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Astron. Astrophys. 339, L5-L8 (1998)

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2. Critical rotation and Eddington luminosity

General assumptions and approximations are largely identical with those adopted by Langer (1997, 1998). In particular, we restrict our analysis to rigidly rotating configurations. Following Langer, the [FORMULA]-limit is derived by considering the momentum balance in the equatorial plane at the stellar surface. Ignoring the contribution of gas pressure and describing the radiative acceleration within the diffusion approximation we are left with:

[EQUATION]

In Eq. (1) which is almost identical with Eq. (5) of Langer (1997) [FORMULA] denote the gravitational constant, the speed of light and the opacity, respectively. [FORMULA] and [FORMULA] are mass, radius, angular velocity and the radial component of the energy flux of the star.

Assuming the radiation field to be spherically symmetric ([FORMULA] with constant luminosity L) Langer derives the critical rotation speed from Eq. (1) as:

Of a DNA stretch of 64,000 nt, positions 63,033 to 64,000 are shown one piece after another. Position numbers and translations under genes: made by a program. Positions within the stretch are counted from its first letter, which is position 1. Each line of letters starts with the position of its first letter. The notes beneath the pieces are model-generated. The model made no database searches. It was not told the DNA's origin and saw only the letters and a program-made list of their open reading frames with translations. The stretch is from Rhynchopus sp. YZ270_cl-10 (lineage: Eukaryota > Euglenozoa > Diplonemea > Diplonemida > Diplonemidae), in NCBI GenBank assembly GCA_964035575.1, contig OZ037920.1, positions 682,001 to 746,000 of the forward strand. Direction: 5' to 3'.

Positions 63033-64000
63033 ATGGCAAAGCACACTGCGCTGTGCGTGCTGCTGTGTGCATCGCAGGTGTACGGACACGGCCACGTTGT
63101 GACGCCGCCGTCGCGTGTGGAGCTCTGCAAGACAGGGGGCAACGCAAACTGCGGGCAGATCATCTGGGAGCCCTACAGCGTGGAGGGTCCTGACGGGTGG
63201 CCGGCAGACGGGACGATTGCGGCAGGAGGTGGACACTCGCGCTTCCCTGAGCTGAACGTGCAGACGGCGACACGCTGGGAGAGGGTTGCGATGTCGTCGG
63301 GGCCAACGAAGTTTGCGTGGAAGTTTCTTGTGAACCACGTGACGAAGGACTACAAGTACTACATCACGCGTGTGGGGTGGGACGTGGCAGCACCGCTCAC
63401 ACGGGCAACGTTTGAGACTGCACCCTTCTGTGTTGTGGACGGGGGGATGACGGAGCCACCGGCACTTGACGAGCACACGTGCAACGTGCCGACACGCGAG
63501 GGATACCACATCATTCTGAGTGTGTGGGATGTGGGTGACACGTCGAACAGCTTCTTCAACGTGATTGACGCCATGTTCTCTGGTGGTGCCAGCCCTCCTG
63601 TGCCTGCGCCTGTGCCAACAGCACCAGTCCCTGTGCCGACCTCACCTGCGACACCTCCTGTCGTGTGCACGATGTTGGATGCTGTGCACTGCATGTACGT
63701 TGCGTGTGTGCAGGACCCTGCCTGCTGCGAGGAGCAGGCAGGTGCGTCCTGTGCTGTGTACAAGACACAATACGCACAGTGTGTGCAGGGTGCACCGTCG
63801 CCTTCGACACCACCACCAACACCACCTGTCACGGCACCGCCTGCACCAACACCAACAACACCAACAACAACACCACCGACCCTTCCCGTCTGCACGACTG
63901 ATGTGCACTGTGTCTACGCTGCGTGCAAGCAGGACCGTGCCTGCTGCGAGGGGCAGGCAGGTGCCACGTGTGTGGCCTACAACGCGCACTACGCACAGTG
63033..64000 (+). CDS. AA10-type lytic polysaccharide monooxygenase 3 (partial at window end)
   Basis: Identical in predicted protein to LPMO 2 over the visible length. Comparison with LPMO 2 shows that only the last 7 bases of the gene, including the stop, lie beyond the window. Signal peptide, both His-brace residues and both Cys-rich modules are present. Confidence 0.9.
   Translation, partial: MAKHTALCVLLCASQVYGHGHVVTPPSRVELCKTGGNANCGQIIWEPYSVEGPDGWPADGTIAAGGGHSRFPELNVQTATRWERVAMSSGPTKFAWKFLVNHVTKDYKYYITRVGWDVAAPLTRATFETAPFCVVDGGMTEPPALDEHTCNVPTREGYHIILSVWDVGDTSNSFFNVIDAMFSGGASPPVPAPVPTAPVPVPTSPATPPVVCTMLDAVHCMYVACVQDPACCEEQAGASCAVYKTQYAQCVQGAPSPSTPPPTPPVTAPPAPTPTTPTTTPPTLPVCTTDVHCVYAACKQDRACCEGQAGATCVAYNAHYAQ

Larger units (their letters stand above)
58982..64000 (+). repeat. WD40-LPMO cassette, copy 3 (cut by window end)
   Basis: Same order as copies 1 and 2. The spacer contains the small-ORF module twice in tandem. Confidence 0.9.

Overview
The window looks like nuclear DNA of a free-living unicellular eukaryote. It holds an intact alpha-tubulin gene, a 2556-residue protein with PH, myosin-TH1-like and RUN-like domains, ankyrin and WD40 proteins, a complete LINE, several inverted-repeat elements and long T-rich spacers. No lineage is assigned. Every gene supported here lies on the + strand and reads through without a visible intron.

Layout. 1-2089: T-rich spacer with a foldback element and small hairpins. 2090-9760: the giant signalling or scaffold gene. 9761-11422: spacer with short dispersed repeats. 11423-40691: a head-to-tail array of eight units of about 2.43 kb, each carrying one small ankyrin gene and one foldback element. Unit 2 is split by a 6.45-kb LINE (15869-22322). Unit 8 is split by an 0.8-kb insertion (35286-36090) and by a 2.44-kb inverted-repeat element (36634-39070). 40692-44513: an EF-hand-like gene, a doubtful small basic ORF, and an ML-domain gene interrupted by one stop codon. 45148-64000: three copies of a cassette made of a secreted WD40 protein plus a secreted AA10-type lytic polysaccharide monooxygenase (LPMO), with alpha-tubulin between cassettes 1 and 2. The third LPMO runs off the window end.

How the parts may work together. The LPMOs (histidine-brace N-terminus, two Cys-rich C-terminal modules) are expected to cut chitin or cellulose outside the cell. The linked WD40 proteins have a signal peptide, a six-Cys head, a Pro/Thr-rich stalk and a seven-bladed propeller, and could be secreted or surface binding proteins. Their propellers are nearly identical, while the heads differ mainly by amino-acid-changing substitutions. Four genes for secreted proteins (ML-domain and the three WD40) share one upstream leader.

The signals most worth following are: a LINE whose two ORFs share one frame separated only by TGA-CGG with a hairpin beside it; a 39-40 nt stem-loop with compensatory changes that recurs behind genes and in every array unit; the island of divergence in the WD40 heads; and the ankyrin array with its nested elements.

[EQUATION]

with

[EQUATION]

being the Eddington factor. Langer emphasizes that the critical rotation velocity (2) vanishes for [FORMULA].

Crucial in the derivation sketched is the assumption of a spherically symmetric radiation field by which the effect of gravity darkening (von Zeipel 1924) is discarded. The latter means that in any pseudo-barotrope, in particular in the rigidly rotating models considered, the energy flux on the stellar surface is proportional to the gradient of the effective potential (see, e.g., Tassoul 1978, Sect. 7.2). Thus - rather than by [FORMULA] - [FORMULA] is given by:

[EQUATION]

[FORMULA] denote (cylindrical) radial coordinate, density, temperature and radiation pressure constant and the gradient of the effective potential [FORMULA] is in the equatorial plane of the stellar envelope to first approximation given by:

[EQUATION]